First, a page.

The Identity of Hungarian minority in Slovakia

Another article from the series of Digital Activism is about cultural identity of Hungarian minority in Slovakia. Article was created by Krisztina Nagy Mészáros.

There are a total of 506 settlements in Slovakia, where the proportion of Hungarians exceeds 10%, of which 336 settlements with a Hungarian majority. However, most of these settlements are villages with a small population, and only in 12 cities the proportion of Hungarians exceeds 50%.

59.3% of Hungarians live in villages with less than five thousand inhabitants.

When we talk about identity in recent years, especially after accession to the European Union, we mostly discuss the issue of national self-knowledge.

The development of self-identity is directly related to the metamorphoses of self-knowledge, attitudes and attitudes that define people today, one might say, addicts. (Alaban 2016)

The formation of national identity is also a factor strengthening the stability and balance of the whole personality, since the need for self-classification motivates an individual to belong to a nation. The “experience of belonging” evokes self-confidence, security, and positive feelings in us, and lack of them can result in emptiness and insecurity (Peter, 2011).

In addition, it is important to say that we and our identity are determined by several factors. Villages, cities and regions were shaped in their own image by the people who lived there, and a cultural, social and economic world was built on that natural space. ( Lelkes, 2019) So where we live determines our identity.

In Slovakia, the issue of research on national identity is particularly important in the case of Hungarian minorities in Slovakia, as the number of ethnic Hungarians has decreased enormously over the last three decades. Mainly due to assimilation processes, as stated by the Hungarian demographer from Slovakia László Gyurgyík in 2009: assimilation processes determine the development of the number of Hungarians in Slovakia to a greater extent than natural processes of population movement.

The first major period in the history of Hungarians in Slovakia is the history of 20 years spent in Czechoslovakia between the two wars. The Velvet Revolution, which broke out in Czechoslovakia on November 17, 1989, opened a new era in the history of Hungarians in Slovakia. From the very beginning, representatives of the Hungarian community took an active part in dismantling the socialist system and building a democratic society.

Factors shaping the decline in the number of Hungarians in Slovakia include the national identity of parents, mother tongue and its use, school language, environment, cultural consumption, individual and group experiences related to nationality, national perspectives and the effects of globalisation. Feelings, opinions, decisions about the present and future, as well as their justification, are fundamental factors in the formation of national identity.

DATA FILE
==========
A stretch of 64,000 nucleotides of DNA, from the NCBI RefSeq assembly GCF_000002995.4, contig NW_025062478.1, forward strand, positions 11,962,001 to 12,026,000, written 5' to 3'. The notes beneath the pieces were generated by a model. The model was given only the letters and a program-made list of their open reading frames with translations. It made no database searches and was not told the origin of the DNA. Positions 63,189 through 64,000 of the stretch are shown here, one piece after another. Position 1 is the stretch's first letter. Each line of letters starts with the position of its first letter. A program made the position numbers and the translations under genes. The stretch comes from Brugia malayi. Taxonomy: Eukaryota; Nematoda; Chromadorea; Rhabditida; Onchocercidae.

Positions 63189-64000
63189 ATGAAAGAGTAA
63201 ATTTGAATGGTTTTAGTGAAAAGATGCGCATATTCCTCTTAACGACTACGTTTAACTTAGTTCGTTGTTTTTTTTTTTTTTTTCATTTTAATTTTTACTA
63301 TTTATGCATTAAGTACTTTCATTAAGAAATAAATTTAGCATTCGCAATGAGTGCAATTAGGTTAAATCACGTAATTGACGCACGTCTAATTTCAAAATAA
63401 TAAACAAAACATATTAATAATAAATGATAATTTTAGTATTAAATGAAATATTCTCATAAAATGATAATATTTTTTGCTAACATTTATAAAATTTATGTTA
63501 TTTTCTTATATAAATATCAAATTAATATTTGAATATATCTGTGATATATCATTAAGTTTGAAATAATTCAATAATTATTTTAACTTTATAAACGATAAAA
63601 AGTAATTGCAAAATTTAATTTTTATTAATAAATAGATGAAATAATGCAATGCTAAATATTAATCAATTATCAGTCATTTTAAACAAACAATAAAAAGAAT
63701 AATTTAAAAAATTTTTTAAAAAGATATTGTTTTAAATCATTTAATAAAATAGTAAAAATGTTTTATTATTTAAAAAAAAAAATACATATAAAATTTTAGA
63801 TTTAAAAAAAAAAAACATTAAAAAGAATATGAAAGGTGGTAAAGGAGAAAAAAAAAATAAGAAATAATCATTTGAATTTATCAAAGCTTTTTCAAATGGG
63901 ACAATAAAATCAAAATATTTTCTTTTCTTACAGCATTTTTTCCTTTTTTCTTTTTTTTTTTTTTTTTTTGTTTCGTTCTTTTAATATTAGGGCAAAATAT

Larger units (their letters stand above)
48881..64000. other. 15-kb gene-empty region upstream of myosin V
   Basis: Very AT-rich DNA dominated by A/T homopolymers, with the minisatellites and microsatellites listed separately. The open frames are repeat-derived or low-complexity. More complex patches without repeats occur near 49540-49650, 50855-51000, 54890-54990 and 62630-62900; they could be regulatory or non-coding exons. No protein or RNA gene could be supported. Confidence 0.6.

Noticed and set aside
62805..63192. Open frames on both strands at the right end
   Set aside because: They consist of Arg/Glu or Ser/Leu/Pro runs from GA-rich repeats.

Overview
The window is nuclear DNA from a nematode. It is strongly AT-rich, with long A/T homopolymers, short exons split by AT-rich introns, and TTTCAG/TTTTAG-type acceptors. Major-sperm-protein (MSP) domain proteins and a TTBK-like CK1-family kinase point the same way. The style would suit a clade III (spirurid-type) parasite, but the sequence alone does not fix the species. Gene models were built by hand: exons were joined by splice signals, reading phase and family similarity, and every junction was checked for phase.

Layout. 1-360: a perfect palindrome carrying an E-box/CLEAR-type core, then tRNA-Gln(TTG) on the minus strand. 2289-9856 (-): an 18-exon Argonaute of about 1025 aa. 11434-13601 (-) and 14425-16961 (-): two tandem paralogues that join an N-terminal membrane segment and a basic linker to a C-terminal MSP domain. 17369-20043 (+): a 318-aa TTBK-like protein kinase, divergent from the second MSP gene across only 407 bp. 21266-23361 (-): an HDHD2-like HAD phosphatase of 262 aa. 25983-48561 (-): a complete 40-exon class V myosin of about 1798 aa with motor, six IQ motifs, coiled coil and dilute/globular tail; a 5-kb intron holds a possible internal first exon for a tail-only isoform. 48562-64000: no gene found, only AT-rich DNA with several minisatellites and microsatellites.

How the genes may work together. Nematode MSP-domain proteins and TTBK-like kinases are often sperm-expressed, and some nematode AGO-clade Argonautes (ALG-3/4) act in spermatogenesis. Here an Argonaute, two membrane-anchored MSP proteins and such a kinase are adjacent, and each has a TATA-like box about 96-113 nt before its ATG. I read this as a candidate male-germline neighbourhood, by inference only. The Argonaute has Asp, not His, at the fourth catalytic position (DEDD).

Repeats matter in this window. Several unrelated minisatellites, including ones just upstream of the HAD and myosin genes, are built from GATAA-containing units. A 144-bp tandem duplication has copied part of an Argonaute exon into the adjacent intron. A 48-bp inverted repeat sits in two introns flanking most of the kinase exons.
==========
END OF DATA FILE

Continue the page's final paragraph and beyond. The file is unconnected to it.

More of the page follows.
One of the best-known experts on the national identity of Hungarians in Slovakia is Zsuzsanna Lampl, director of the Department of Sociological and Demographic Studies at the Institute for Minority Research at the Forum, who defined three types of national identity among Hungarians in Slovakia in the late nineties: solid Hungarian, middle and Slovak identity.

According to Zsuzsanna Lampl, there is a section on Hungarian national identity, with a solid Hungarian identity at one end and Slovak identity at the other. Transient identity fluctuates between these two points. Transient identity does not imply a dual identity. Dual national identity means that both national identities are equally important to the individual. Those who have a transitional identity have a Hungarian identity, but their identity components are different from the fixed Hungarian identity. The fact that someone is deified and conservative is not the result of a solid national identity, but of his general and political values.

65% of young people in South Slovakia speak predominantly Hungarian with their families, 24% use a mixture of Slovak and Hungarian and 7% communicate only in Slovak. All these data prove that in 18 years the national identity of Hungarians in Slovakia has changed significantly.

Maďarské inštitúcie na Slovensku (vrátane mimovládnych organizácií) zohrávajú rozhodujúcu úlohu pri zachovávaní maďarskej identity medzi maďarskou komunitou na Slovensku, čo môže zatraktívniť maďarskú identitu kvalitnými službami.

Hungarian institutions in Slovakia (including NGOs) play a crucial role in preserving Hungarian identity among the Hungarian community in Slovakia, which can make Hungarian identity more attractive with quality services.


Alabán Ferenc A kulturális identitás metamorfózisai, Komárom, 2016

Gyurgyík L. (2014). A szlovákiai magyarság demográfiai folyamatai 1989-től 2011-ig –Különös tekintettel a 2001-től napjainkig tartó időszakra.Somorja: Fórum Kisebbségkutató Intézet.

Lampl Zs. (2008): Magyarok és szlovákok. Szociológiai tanulmányok nem csak az együttélésről. Fórum Kisebbségkutató Intézet. (

Lampl Zs. (2009) A nemzeti identitás, avagy a magyar márka megőrzése.

Lampl Zs. (2012): A szlovákiai magyarok szociológiája. Fórum Kisebbségkutató Intézet, SomorjaLampl Zs. (2019): A 2018-as szlovákiai magyar identitáskutatás elsődleges eredményei ( Fórum Társadalomtudományi Szemle 2019/1

Lelkes G.: A társadalmi-gazdasági területi különbségek hatásának vizsgálata az életmódra és a magyar kisebbség identitására, tanulmány, Dunaszerdahely, 2019

Unique] Delightful Hungarian Easter Traditions: From Cheeky to Tasty! (